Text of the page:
For more than a decade, renowned chef Alain Tiessart has been married to his restaurant, driven to make it one of the finest in Paris. But time is slipping away. Lonely and ready for a change, he packs up his bags on one of the busiest holiday weekends of the year and drives into the French countryside.
Retired Brit Simon Hastings is prepared to spend Bastille Day as he always does -- quietly and alone. When his oldest friend arrives on his doorstep prepared to spend the next few days together, Simon is surprised but welcomes him in. He’s even more surprised when Alain suggests they move their relationship to a deeper one.
Unwilling to jeopardize their friendship, Simon turns him down, a decision Alain accepts gracefully. Until a friendly bet and an eager young man cast Alain in a new light. Now, Simon doesn’t know what he wants. Or who ...
“Did you know you’re my oldest friend?” he asked, almost casually.
“No. I didn’t. You haven’t kept in touch with anybody from school or anything?”
Alain shook his head. “I spent too much time trying to make a success of everything. First me, and then Rêver. Most friendships require effort I never took the time to extend.”
“I don’t think anybody could blame you for putting Rêver first. It feels like dozens of restaurants open every year, only to close six months later. Rêver is a testament to your hard work and talent.” Simon filled his glass and took a sip of the wine, letting the full flavor linger on his tongue. “You’re my oldest friend here in France. And one of the few I’ve wanted to keep.”
“Because I feed you.”
“You feed me the best food I’ve ever eaten.” Simon tilted his head. “We’ve established what I get from the relationship. Why did you take the time to make an effort for me?”
“You were never an effort. You...” His fingers caressed the back of the bench, slow, languid movements as if it was impossible for him to be still, even here. “I never had to try and pretend with you. You’ve always taken what I’ve offered, and accepted it. Without judgment.” There was another flash as he lifted his glass to his smiling mouth. “And you have exquisite taste.”
“I guess it’s a good thing I had the audacity to demand a meeting with the most talented young chef in Paris, then.” He covered Alain’s hand with his for a moment, feeling the map of burns and cuts on his skin that bespoke of years in a kitchen, and squeezed his fingers quickly. “I’m glad you chose to take your first holiday here. I’ve missed seeing you.”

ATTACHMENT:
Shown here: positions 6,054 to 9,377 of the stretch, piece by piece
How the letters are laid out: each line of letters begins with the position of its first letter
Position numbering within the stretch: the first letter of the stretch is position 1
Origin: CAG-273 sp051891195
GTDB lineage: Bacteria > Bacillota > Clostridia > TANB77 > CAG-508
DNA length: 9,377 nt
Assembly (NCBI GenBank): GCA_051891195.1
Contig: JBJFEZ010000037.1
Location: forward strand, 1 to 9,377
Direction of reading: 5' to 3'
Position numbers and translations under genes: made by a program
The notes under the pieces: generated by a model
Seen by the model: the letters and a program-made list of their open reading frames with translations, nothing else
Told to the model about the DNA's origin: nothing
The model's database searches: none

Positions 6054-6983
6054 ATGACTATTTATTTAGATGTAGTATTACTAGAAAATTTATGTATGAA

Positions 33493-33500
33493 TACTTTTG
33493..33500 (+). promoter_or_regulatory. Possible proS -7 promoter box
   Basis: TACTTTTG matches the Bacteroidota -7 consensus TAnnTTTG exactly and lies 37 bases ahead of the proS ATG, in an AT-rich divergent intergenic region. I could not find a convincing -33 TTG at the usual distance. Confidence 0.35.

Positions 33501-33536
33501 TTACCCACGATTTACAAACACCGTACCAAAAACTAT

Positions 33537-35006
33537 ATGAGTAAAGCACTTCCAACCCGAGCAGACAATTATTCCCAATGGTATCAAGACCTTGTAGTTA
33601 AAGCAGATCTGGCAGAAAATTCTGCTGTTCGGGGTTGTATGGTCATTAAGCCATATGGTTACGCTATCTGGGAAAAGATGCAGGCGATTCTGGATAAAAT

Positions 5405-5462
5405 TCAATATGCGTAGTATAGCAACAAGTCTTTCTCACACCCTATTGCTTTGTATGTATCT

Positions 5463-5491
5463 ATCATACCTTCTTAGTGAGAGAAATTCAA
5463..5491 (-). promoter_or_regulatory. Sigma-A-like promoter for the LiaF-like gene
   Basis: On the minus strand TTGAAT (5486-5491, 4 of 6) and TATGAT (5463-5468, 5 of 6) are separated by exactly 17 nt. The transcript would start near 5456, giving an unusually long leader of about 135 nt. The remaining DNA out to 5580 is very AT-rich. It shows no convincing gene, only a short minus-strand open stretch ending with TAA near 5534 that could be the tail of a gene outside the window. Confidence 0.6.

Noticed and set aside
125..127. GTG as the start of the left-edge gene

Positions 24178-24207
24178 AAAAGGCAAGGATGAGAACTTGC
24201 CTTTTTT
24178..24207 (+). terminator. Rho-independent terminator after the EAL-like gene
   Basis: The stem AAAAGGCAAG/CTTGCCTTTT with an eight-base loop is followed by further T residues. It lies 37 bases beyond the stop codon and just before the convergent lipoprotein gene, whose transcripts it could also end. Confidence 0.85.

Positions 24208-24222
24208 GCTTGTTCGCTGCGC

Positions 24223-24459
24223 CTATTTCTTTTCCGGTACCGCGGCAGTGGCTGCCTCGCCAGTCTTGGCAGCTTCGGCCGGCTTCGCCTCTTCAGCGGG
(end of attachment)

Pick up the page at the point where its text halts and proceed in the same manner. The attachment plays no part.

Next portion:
Alain downed the rest of his wine in a long swallow, but rather than hold it out for another refill, he bent down to rest it on the ground at their feet. That left his hand free when he straightened, and Simon was surprised to feel it come to rest on his bent knee.
“I wonder if it’s necessary for us to feel quite so lonely while I’m visiting,” Alain said. “I wonder that quite a bit, actually.”
Simon studied the hand on his knee for a beat, though it wasn’t completely unusual. Alain often became casually affectionate the more he drank. And Simon didn’t have any problem with being touched. But this felt a little different somehow.
“I haven’t felt lonely since your arrival.”
“Neither have I. I’ve been looking forward to this for weeks.”
“Weeks? Earlier you made it sound like this was a more recent decision as you planned for the holiday.”
“Oh. Did I?” Alain grimaced, though he didn’t pull back from where he touched Simon. “Well, I suppose I’ve been found out then.”
“Yes, you have. But I can forgive you for deceiving me. If you had a good reason.”
Alain didn’t respond. The fingers on Simon’s knee stretched, moved along the inside of his thigh in a gesture more suited for lovers than friends. His mouth opened to comment on how the wine was affecting Alain tonight, but then the man in question slid slightly closer, the hand resting upon the back of the bench now tickling along Simon’s nape.
“I guess I thought that if you knew the truth, you’d disappear,” Alain said quietly. “You are very good at that, you know. There were times when months would go by, when I knew you were traveling, and I would think of you and wonder if I would ever see you again.”
“You should know that I always find my way back to Paris, even when I think I never want to see that damned city again.” Simon kept his voice light, but it made a rather shocking contrast to Alain’s serious tone, and his even more serious touch. That contrast, more than anything else, made Simon uncomfortable, and he regretted it as soon as the words left his mouth. He swallowed and tried again. “I’d never disappear on you, Alain. Our friendship means too much to me to harm it like that.”